Use of intelligent voice assistants by older adults with low technology use

Alisha Pradhan, Amanda Lazar, Leah Findlater

Research output: Contribution to journalArticlepeer-review

132 Scopus citations


Voice assistants embodied in smart speakers (e.g., Amazon Echo, Google Home) enable voice-based interaction that does not necessarily rely on expertise with mobile or desktop computing. Hence, these voice assistants offer new opportunities to different populations, including individuals who are not interested or able to use traditional computing devices such as computers and smartphones. To understand how older adults who use technology infrequently perceive and use these voice assistants, we conducted a 3-week field deployment of the Amazon Echo Dot in the homes of seven older adults. While some types of usage dropped over the 3-week period (e.g., playing music), we observed consistent usage for finding online information. Given that much of this information was health-related, this finding emphasizes the need to revisit concerns about credibility of information with this new interaction medium. Although features to support memory (e.g., setting timers, reminders) were initially perceived as useful, the actual usage was unexpectedly low due to reliability concerns. We discuss how these findings apply to other user groups along with design implications and recommendations for future work on voice-user interfaces.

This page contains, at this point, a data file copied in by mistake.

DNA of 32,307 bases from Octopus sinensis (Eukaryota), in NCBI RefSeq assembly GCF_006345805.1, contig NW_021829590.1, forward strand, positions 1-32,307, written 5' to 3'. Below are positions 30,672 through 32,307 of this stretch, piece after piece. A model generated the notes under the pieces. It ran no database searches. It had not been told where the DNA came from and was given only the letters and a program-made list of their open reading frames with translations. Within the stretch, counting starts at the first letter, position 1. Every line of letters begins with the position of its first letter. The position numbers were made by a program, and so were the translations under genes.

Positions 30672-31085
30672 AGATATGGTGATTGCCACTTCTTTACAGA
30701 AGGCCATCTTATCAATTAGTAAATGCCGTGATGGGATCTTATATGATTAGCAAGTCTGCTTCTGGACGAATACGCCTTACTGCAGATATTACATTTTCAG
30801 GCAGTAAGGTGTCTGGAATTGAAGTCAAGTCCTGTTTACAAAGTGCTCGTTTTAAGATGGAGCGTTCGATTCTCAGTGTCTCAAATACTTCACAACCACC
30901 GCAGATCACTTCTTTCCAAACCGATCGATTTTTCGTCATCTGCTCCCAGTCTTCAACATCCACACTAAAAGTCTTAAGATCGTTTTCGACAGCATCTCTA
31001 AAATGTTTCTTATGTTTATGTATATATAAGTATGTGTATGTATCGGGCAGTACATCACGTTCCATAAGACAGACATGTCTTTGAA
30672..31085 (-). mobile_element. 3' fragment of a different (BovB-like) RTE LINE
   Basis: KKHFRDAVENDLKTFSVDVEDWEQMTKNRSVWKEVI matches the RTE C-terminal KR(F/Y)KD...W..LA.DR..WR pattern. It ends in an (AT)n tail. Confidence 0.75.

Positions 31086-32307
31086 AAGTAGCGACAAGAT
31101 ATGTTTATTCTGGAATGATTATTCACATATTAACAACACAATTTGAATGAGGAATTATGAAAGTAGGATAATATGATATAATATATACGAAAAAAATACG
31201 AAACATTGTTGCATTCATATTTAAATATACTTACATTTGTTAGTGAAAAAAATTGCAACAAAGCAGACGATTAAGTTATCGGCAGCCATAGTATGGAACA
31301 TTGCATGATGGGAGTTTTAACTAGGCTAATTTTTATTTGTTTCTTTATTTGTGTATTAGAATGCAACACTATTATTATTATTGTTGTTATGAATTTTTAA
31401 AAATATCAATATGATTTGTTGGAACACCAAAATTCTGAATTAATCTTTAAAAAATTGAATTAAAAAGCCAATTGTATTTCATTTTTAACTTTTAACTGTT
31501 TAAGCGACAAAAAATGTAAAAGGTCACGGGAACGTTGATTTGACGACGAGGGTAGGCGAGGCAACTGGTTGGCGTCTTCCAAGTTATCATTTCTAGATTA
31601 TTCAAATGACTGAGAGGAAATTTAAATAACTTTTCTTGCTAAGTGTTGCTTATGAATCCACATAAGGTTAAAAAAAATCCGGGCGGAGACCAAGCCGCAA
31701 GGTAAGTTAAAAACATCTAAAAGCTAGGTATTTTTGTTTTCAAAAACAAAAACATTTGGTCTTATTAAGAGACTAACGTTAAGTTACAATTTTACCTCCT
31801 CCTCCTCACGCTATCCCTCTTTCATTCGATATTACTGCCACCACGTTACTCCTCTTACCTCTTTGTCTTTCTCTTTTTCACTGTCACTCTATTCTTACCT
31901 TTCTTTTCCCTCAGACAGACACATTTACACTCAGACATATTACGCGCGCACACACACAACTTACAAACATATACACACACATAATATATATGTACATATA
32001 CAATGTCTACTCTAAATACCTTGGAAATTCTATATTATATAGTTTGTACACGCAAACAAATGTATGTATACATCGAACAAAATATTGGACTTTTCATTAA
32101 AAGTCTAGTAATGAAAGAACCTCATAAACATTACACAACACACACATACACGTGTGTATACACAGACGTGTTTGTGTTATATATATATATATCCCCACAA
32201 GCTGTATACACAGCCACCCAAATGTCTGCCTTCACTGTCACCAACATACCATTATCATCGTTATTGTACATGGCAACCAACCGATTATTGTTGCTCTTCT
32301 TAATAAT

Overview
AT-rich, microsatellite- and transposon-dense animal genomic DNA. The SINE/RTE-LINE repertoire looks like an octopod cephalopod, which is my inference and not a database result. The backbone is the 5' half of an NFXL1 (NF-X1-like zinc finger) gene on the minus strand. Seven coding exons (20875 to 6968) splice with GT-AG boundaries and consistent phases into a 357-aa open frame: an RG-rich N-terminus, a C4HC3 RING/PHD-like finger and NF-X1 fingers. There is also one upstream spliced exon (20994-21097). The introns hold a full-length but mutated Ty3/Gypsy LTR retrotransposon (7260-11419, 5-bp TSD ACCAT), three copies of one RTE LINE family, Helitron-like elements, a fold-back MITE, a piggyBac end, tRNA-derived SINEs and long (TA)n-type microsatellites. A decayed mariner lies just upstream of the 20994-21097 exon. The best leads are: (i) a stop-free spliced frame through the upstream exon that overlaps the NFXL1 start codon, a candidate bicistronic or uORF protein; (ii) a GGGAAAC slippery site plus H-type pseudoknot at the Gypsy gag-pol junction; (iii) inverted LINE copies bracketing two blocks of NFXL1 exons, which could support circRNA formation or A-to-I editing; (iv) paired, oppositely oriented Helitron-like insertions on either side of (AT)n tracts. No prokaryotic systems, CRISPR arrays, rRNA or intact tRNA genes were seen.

Original languageEnglish (US)
Article number3373759
JournalACM Transactions on Computer-Human Interaction
Issue number4
StatePublished - Sep 2020
Externally publishedYes

All Science Journal Classification (ASJC) codes

  • Human-Computer Interaction


  • Conversational interfaces
  • Low technology use
  • Older adults
  • Smart speakers
  • Voice assistants


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